Line cookie sheet with parchment paper. Working with half of the chilled dough, pinch off a piece of dough – about 1 Tablespoon- and roll between your hands into balls. Place balls on parchment lined baking sheets, 1 inch apart, and bake for about 18-20 minutes just until bottoms are light golden brown. Lift one cookie up to check for doneness.
Remove cookies from oven and cool on the cookie sheet for 5 minutes.
Place the remaining confectioner’s sugar in a small bowl and drop warm cookies in one at a time and roll until completely covered with powdered sugar.
Cookies will keep at room temperature for about 2-3 days but can be frozen in a freezer-safe container for about 2 months. Re-sugar cookies before serving.
2 cups all-purpose flour
1/4 teaspoon salt
1 cup unsalted butter, softened (not runny or whipped)
8 ounces cream cheese, softened (not whipped)
about 2 cups powdered sugar
2 jars (12 -14 ounces each) of maraschino cherries
In a small bowl, mix together flour and salt. Set aside.
In a large bowl with electric mixer, cream butter and cream cheese until light and fluffy.
Add flour mixture to butter and cream cheese and blend in just till combined. Don’t overwork the dough.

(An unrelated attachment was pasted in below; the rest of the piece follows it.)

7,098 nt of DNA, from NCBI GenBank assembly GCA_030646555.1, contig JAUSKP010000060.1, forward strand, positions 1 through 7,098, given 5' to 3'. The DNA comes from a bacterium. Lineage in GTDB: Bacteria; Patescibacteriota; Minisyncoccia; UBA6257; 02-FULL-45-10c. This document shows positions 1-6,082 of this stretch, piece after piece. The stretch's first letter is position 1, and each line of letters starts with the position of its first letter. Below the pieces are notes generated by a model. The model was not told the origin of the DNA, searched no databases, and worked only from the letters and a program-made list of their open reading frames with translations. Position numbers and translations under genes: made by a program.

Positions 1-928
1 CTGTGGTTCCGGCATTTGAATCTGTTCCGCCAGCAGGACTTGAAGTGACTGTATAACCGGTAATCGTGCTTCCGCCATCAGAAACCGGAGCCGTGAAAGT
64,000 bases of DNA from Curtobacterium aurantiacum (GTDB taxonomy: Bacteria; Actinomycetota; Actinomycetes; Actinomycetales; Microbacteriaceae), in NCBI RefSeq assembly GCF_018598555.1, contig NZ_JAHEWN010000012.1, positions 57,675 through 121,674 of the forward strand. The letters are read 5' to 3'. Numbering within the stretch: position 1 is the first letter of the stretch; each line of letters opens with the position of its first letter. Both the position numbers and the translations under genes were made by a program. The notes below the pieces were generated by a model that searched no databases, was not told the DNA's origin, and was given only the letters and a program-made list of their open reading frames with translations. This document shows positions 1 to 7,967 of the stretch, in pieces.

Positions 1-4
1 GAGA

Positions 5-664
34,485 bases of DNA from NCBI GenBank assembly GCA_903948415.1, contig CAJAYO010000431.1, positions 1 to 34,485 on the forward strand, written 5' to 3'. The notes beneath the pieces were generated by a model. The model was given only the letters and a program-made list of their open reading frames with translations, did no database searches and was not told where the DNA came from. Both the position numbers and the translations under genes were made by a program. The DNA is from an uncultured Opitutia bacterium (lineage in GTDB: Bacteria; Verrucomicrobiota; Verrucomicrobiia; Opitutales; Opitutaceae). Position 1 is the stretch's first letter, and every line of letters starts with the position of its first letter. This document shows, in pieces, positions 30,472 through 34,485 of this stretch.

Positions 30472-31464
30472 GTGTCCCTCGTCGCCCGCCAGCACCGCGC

Form dough into a ball and flatten into a disk about 2 inches thick. Wrap in plastic and chill in the refrigerator for at least 1 hour.
Roll out dough to 1/8 inch thickness on a cutting board or flat surface sprinkled with powdered sugar.
Using a ruler for accuracy, cut dough into 2×2 squares with a knife.
Place 1 maraschino cherry in the center of each square and fold 2 sides so that they meet and cover the cherry. Be sure to secure dough to prevent opening up during baking.
Bake at 375 degrees on a cookie sheet lined with parchment paper for about 10 minutes or until bottoms are just lightly browned. Do not over-bake.
Let cookies cool on a wire rack.
When completely cooled, sprinkle cookies with powdered sugar.
Baked cookies can be stored frozen for up to 3 months sealed in an airtight, freezer safe container or freezer safe baggie.
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- ‘Tis the Season…
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- Beets: Love ’em or hate ’em…
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The “Judy Bird” Technique
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- The 5 minute app…
- The Best Pumpkin Pie!!!
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- Gott’s Roadside Tray Gourmet (St. Helena, CA)
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- Next (Chicago, IL)